Nokia is the industry leader in G.fast technology, with more than 40  individual customer trials completed and 10 customers commercially deploying around the world, including Openreach Chunghwa Telecom A1 Telekom Austria and Energia Communications .

With new technology innovations, such as XG-FAST, Nokia remains committed to providing operators with a wide range of copper technologies essential to meet growing end-customer demand for gigabit services.

Did you know:

  • Bell Labs' innovative vectoring algorithms help to eliminate crosstalk and make G.fast even faster.
  • Nokia leads in DSL innovation, holding world speed records with Bell Labs' XG-FAST technology, demonstrating speeds of 10Gbps on a single copper pair.
  •  Nokia is the global market leader in xDSL technology with a total of more than 330 million xDSL lines, 80 million VDSL lines and 30 million vectoring lines shipped to date.

ADTRAN Surpasses its 10 Millionth Vectoring Port Shipment

ADTRAN’s domain expertise and industry leadership in vectoring solutions enables network operators to ramp 100Mbps service offerings to meet market demands

HUNTSVILLE--(BUSINESS WIRE)--Mar. 14, 2017-- ADTRAN®, Inc., (NASDAQ:ADTN), a leading provider of next-generation open networking solutions, announced that it has shipped its 10 millionth vectoring port as network operators in the U.S. and Europe look to maximize any and all paths to ultra broadband service delivery. Crossing this milestone demonstrates how ADTRAN’s industry-leading access portfolio is having an immediate and long-term impact as networks scale and users demand increased capacity at work, home and play. ADTRAN’s market leadership has grown over the past four quarters as the company shipped now more DSL and VDSL2 vectoring ports in North America than all other vendors combined. VDSL2 vectoring is key to network operators’ broadband strategy to deliver 100Mbps services using their existing DSL infrastructure that may only provide 10Mbps service today. Ideal for urban deployments and multi-dwelling units, vectoring presents a scalable, highly leverageable approach to delivering ten times the DSL capacity, creating a truly immersive consumer experience that millennials and other tech-savvy consumers crave.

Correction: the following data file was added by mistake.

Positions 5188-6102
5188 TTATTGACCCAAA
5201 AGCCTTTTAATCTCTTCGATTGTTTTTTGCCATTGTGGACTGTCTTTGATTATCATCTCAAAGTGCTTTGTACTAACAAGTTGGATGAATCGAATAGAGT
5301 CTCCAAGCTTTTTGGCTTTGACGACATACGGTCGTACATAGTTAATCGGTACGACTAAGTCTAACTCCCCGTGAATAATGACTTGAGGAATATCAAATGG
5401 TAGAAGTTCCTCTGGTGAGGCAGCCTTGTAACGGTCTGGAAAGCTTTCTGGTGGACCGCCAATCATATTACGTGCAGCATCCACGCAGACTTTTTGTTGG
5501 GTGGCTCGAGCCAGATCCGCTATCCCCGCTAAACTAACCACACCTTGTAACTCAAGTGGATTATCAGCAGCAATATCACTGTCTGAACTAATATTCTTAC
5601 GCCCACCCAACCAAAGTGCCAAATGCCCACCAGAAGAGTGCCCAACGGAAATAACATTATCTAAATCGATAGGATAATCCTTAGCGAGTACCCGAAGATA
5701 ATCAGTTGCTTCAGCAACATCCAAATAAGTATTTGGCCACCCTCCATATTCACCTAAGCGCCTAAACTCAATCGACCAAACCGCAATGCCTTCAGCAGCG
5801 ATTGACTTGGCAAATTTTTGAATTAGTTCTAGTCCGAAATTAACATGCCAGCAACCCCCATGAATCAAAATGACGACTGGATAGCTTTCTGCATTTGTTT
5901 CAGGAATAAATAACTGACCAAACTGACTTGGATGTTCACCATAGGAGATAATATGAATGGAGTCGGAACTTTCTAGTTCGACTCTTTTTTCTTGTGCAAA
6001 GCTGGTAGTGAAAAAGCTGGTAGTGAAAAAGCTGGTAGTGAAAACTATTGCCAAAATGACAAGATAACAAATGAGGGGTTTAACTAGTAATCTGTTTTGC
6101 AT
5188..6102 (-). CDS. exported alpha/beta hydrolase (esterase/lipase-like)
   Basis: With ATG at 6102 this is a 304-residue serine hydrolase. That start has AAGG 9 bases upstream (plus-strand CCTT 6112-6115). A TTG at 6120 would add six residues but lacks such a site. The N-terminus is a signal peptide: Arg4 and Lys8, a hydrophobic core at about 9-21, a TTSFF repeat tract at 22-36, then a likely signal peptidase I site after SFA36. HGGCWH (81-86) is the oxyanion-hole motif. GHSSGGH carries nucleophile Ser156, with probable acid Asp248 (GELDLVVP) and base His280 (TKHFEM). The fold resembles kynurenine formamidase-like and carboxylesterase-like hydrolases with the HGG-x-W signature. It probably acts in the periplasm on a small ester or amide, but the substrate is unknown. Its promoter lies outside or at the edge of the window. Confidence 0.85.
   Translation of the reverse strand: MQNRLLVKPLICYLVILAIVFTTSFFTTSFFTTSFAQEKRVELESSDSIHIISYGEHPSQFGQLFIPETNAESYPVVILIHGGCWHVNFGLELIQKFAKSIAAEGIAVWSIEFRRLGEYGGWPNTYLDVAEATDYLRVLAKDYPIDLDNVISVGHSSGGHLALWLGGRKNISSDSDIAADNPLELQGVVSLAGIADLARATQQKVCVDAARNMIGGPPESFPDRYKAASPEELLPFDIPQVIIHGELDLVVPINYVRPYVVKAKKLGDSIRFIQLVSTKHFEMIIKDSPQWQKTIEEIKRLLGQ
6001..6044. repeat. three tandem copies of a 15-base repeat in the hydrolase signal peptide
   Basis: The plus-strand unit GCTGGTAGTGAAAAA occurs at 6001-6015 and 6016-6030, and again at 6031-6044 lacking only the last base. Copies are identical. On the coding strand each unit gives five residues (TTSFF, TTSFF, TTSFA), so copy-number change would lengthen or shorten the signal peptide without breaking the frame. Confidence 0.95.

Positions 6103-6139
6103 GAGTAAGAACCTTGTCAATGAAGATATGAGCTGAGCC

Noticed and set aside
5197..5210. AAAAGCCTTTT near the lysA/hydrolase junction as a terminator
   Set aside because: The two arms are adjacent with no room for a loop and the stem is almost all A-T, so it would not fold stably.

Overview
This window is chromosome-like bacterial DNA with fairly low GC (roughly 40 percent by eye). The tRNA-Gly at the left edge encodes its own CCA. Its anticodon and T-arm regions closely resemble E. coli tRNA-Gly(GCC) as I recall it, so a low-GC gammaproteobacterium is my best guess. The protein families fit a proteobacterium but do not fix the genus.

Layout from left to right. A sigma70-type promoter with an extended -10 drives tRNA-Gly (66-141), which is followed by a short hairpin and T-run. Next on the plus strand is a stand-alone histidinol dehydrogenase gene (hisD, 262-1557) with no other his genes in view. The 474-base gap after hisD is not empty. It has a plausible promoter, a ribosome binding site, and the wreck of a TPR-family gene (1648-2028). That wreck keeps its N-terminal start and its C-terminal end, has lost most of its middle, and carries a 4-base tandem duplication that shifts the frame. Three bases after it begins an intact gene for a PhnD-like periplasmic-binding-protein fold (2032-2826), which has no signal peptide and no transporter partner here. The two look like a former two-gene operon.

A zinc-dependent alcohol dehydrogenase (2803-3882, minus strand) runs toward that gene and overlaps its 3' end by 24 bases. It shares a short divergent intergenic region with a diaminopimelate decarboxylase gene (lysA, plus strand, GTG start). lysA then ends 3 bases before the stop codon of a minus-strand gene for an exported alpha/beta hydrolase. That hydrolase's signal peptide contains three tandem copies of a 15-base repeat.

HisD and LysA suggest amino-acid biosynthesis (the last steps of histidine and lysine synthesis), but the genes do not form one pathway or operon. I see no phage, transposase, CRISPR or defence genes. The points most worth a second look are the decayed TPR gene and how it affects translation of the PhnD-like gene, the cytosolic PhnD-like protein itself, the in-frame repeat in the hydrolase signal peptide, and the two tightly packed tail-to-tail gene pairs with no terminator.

“To meet our customers’ broadband needs, we continue to innovate and provide higher speeds using both fiber and copper-based solutions. Having a proven technology that we can leverage with our current network infrastructure is ideal,” said Aamir Hussain, EVP and CTO for CenturyLink. “ADTRAN’s vectoring solutions help us maximize our network broadband speeds to meet the current and future needs of our customers.”

Vectoring boosts the installed network performance by increasing service speeds to 100Mbps using VDSL2 vectoring and to over 300Mbps using higher spectrum Super-Vectoring. More service providers are turning to this technology to sell high-speed services when time-to-market or economic hurdles prevent the deployment of new fiber. This network capability is becoming more critical as new guidelines in Europe and the U.S. change and become mandated for what bandwidth speeds constitute the definition of competitive broadband service.

“As regulatory commissions in the U.S. and Europe change the definition of broadband, vectoring technology is allowing carriers to achieve these higher speeds within their existing infrastructure. According to our research, VDSL2 vectoring shipments continue to accelerate, accounting for a growing portion of overall VDSL2 shipments each quarter,” said Teresa Mastrangelo, founder of Broadbandtrends. “Vectoring provides operators with the opportunity to offer FTTH-like speeds over copper lines, while providing the flexibility necessary to address the immediate time-to-market, competitive and regulatory challenges they currently confront.”

“ADTRAN’s vectoring solution is by far our fastest growing technology segment, shipping 10 million vectoring ports since introducing the solution to market and putting ADTRAN at the forefront of a technology that is quickly gaining worldwide adoption,” said Jay Wilson, senior vice president, technology and strategy for ADTRAN. “Service providers require the flexibility we provide to build the type of network that fits customers’ demands and business goals. By making it easier for service providers to leverage their current assets, ADTRAN ensures a smoother migration path from existing copper networks to full ultra broadband deployments across the globe.”


About ADTRAN